Ohtani, Bundy among 6 arb-eligible Angels

January 13th, 2021

ANAHEIM -- After paring down their number of arbitration-eligible players this offseason with a variety of moves, the Angels have six players still eligible heading into Friday’s deadline to exchange figures for unsigned players.

The most prominent Angels player eligible for arbitration is , who is eligible for the first time and has an interesting case as a true two-way player. Right-hander , left-hander , catcher and relievers and are also eligible for arbitration.

If the club and a player can’t agree to terms before Friday’s deadline, then a hearing is scheduled in February. Last year, the Angels agreed to terms with eight of their nine eligible players before the deadline but went to a hearing with outfielder Brian Goodwin, who eventually won his case. It was the first time the Angels went to a hearing since 2011 with Jered Weaver.

The Angels had 11 players eligible early in the offseason but made several changes to their roster, including removing relievers Justin Anderson, Matt Andriese, Keynan Middleton and Hansel Robles from the 40-man and trading reliever Noé Ramirez to the Reds. The Angels have been in the process of remaking their bullpen as a result, acquiring closer Raisel Iglesias from Cincinnati and signing lefty Alex Claudio to a one-year deal.

Here’s a look at the six Angels players eligible for arbitration and what to expect during the process:

RHP/DH Shohei Ohtani
After three seasons with the Angels, Ohtani is due for his first significant raise with the club in his first year of arbitration. The 26-year-old remains under team control through 2023, as he’ll be eligible for the process in the next two offseasons as well. Ohtani, the 2018 American League Rookie of the Year Award winner, is coming off a down season, however, that saw him hit .190/.291/.366 with seven homers and 24 RBIs in 44 games as a designated hitter, while also making only two starts on the mound before suffering a season-ending elbow/forearm injury. Ohtani’s injury concerns over the last three seasons, including his Tommy John surgery in 2018 that prevented him from pitching in ‘19, will keep him from a huge raise. But he's projected to earn $3 million in arbitration, according to Cot's Baseball Contracts, after making $700,000 (non-prorated) in 2020. And there’s still a chance the Angels could look to sign Ohtani to an extension at some point in the near future.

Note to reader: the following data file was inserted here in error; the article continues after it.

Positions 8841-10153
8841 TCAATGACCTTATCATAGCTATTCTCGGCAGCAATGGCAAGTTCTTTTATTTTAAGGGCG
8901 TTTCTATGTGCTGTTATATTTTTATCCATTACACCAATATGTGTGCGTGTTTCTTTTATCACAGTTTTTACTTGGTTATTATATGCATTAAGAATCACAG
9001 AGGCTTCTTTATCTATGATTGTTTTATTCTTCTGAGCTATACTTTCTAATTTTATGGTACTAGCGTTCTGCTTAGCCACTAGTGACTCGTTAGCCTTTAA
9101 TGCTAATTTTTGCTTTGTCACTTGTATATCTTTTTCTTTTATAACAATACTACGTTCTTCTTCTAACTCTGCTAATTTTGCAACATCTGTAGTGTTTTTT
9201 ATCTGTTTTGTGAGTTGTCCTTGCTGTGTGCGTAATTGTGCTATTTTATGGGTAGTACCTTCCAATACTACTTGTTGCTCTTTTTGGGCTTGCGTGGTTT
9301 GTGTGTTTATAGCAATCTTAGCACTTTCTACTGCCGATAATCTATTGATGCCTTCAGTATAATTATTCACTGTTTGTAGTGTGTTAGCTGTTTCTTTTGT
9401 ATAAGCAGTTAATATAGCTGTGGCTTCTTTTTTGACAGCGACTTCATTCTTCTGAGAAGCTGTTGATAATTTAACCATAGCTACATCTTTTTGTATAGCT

RHP Dylan Bundy
Bundy is eligible for arbitration for a third and final time and should get a solid raise after a breakout season that saw him go 6-3 with a 3.29 ERA in 11 starts to finish ninth in the balloting for the AL Cy Young Award. The 28-year-old earned $5 million in 2020 and is likely to see that figure jump to close to $7 million in 2021, according to Cot's. Like Ohtani, the Angels could have some interest in extending Bundy, as starting pitching remains the club’s biggest issue and Bundy has developed into a well-above-average starter.

LHP Andrew Heaney
Heaney, 29, is one of the club's longest-tenured players, as he's been with the Angels since 2015 and is eligible for arbitration for a final time. His 2020 salary was $4.3 million and he posted a 4.46 ERA with 70 strikeouts in 66 2/3 innings. He led the team with 12 starts, proving he could stay healthy in the shortened season. He's likely to earn roughly $6 million in arbitration.

C Max Stassi
Stassi played well in his role as the club's primary catcher in 2020, batting .278/.352/.533 with seven homers and 20 RBIs in 31 games. The 29-year-old is eligible for arbitration for a second time after making $800,000 in '20. Stassi, who is coming off right hip surgery, is estimated to earn a raise to roughly $1.2 million. He could be the club's primary catcher again, although the Angels have been linked to the Cubs' Willson Contreras, who is reportedly available via trade.

RHP Mike Mayers
Mayers had a breakout year in relief with the Angels after four seasons with the Cardinals, posting a 2.10 ERA with 43 strikeouts in 30 innings in 2020. The 29-year-old is eligible for the first time and is projected to get a raise to roughly $800,000 in '21.

RHP Felix Peña
After spending time as both a starter and a reliever, Peña made the full-time move to the bullpen in 2020, carrying a 4.05 ERA with 29 strikeouts in 26 2/3 innings. Like Mayers, Peña is eligible for the first time and is estimated to earn about $800,000 via arbitration.